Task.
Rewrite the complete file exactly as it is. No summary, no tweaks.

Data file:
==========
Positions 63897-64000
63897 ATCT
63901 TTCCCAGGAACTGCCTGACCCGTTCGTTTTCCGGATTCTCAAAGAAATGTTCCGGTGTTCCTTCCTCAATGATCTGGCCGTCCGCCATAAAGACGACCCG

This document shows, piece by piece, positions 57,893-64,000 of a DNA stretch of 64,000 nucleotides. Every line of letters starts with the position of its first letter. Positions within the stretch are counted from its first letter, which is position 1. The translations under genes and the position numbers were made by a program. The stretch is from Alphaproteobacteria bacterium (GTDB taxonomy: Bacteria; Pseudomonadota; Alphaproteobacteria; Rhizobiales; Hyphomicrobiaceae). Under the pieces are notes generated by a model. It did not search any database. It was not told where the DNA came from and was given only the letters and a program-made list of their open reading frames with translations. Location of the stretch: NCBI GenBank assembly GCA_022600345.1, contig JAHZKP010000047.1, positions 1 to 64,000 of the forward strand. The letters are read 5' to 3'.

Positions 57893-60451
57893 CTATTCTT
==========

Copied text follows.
Positions 63897-64000
63897 ATCT
63901 TTCCCAGGAACTGCCTGACCCGTTCGTTTTCCGGATTCTCAAAGAAATGTTCCGGTGTTCCTTCCTCAATGATCTGGCCGTCCGCCATAAAGACGACCCG

This document shows, piece by piece, positions 57,893-64,000 of a DNA stretch of 64,000 nucleotides. Every line of letters starts with the position of its first letter. Positions within the stretch are counted from its first letter, which is position 1. The translations under genes and the position numbers were made by a program. The stretch is from Alphaproteobacteria bacterium (GTDB taxonomy: Bacteria; Pseudomonadota; Alphaproteobacteria; Rhizobiales; Hyphomicrobiaceae). Under the pieces are notes generated by a model. It did not search any database. It was not told where the DNA came from and was given only the letters and a program-made list of their open reading frames with translations. Location of the stretch: NCBI GenBank assembly GCA_022600345.1, contig JAHZKP010000047.1, positions 1 to 64,000 of the forward strand. The letters are read 5' to 3'.

Positions 57893-60451
57893 CTATTCTT